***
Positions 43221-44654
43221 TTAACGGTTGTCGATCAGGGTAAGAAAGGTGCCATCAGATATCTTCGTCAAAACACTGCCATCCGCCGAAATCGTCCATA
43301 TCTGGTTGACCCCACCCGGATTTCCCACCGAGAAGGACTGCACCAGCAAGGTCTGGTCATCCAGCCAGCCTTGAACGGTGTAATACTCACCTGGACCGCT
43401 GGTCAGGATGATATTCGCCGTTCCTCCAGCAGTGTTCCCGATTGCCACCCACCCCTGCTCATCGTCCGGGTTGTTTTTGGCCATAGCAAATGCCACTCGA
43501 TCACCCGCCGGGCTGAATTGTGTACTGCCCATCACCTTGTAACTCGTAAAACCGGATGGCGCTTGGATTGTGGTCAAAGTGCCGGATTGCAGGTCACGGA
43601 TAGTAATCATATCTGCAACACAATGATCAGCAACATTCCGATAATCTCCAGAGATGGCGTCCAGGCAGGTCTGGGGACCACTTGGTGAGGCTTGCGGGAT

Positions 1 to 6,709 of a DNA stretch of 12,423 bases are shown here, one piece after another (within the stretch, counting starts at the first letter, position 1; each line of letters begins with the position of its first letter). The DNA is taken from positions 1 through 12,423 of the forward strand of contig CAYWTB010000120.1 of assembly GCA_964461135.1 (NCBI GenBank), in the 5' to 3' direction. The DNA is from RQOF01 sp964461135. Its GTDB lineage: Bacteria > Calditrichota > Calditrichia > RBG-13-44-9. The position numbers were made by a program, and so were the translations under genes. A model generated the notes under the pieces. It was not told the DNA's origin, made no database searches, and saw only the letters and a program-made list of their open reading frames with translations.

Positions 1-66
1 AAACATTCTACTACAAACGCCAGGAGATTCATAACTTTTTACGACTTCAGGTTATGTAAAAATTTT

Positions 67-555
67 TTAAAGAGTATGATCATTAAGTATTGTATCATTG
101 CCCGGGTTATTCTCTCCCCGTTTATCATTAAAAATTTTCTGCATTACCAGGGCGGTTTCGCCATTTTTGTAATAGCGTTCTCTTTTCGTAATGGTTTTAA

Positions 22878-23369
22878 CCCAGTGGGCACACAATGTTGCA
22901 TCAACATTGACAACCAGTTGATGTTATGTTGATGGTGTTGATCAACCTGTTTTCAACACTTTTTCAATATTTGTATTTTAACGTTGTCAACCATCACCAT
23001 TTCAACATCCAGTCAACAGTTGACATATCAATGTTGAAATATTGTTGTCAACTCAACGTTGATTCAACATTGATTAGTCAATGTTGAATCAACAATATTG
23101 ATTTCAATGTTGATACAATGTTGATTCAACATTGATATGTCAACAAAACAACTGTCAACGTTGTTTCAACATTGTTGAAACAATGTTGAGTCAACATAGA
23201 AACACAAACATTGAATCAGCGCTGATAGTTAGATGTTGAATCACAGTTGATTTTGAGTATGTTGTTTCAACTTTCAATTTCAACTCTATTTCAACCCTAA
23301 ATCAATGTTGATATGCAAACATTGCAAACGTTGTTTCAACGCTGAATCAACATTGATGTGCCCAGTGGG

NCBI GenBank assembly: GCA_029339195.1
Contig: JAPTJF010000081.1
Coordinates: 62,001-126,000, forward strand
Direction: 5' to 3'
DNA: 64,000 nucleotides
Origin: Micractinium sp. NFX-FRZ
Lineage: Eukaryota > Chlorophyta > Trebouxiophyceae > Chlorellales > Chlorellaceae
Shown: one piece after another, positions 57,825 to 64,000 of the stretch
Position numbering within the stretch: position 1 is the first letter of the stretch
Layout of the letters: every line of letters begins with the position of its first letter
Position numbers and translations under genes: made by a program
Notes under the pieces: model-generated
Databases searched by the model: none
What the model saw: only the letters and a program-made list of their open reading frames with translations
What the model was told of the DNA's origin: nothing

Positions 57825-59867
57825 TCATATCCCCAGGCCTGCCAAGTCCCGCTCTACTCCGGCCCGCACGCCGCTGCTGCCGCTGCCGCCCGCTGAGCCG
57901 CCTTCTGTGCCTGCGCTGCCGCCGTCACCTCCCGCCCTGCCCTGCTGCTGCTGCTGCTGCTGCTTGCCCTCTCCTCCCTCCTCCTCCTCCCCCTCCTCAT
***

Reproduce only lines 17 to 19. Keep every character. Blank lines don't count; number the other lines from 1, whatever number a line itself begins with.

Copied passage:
23101 ATTTCAATGTTGATACAATGTTGATTCAACATTGATATGTCAACAAAACAACTGTCAACGTTGTTTCAACATTGTTGAAACAATGTTGAGTCAACATAGA
23201 AACACAAACATTGAATCAGCGCTGATAGTTAGATGTTGAATCACAGTTGATTTTGAGTATGTTGTTTCAACTTTCAATTTCAACTCTATTTCAACCCTAA
23301 ATCAATGTTGATATGCAAACATTGCAAACGTTGTTTCAACGCTGAATCAACATTGATGTGCCCAGTGGG